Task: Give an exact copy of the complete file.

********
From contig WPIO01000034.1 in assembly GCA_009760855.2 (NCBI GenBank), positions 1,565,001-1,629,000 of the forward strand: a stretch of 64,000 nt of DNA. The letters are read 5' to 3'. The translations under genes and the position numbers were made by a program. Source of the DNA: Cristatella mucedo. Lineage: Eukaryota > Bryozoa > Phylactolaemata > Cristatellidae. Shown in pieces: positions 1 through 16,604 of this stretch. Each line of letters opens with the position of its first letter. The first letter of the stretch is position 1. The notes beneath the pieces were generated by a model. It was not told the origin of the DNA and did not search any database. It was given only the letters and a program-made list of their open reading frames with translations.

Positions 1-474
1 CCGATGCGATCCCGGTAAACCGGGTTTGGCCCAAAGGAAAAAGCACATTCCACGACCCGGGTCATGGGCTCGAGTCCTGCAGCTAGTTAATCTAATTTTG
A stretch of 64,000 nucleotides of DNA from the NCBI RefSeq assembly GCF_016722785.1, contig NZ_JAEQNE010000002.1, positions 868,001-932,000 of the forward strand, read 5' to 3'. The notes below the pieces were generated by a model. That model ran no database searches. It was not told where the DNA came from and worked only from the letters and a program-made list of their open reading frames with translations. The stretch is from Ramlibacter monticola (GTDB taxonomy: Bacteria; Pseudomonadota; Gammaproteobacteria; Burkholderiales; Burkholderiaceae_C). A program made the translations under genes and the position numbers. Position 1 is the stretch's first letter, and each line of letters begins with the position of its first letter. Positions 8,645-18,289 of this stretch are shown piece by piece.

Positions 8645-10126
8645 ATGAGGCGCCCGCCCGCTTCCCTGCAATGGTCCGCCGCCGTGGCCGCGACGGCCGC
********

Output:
From contig WPIO01000034.1 in assembly GCA_009760855.2 (NCBI GenBank), positions 1,565,001-1,629,000 of the forward strand: a stretch of 64,000 nt of DNA. The letters are read 5' to 3'. The translations under genes and the position numbers were made by a program. Source of the DNA: Cristatella mucedo. Lineage: Eukaryota > Bryozoa > Phylactolaemata > Cristatellidae. Shown in pieces: positions 1 through 16,604 of this stretch. Each line of letters opens with the position of its first letter. The first letter of the stretch is position 1. The notes beneath the pieces were generated by a model. It was not told the origin of the DNA and did not search any database. It was given only the letters and a program-made list of their open reading frames with translations.

Positions 1-474
1 CCGATGCGATCCCGGTAAACCGGGTTTGGCCCAAAGGAAAAAGCACATTCCACGACCCGGGTCATGGGCTCGAGTCCTGCAGCTAGTTAATCTAATTTTG
A stretch of 64,000 nucleotides of DNA from the NCBI RefSeq assembly GCF_016722785.1, contig NZ_JAEQNE010000002.1, positions 868,001-932,000 of the forward strand, read 5' to 3'. The notes below the pieces were generated by a model. That model ran no database searches. It was not told where the DNA came from and worked only from the letters and a program-made list of their open reading frames with translations. The stretch is from Ramlibacter monticola (GTDB taxonomy: Bacteria; Pseudomonadota; Gammaproteobacteria; Burkholderiales; Burkholderiaceae_C). A program made the translations under genes and the position numbers. Position 1 is the stretch's first letter, and each line of letters begins with the position of its first letter. Positions 8,645-18,289 of this stretch are shown piece by piece.

Positions 8645-10126
8645 ATGAGGCGCCCGCCCGCTTCCCTGCAATGGTCCGCCGCCGTGGCCGCGACGGCCGC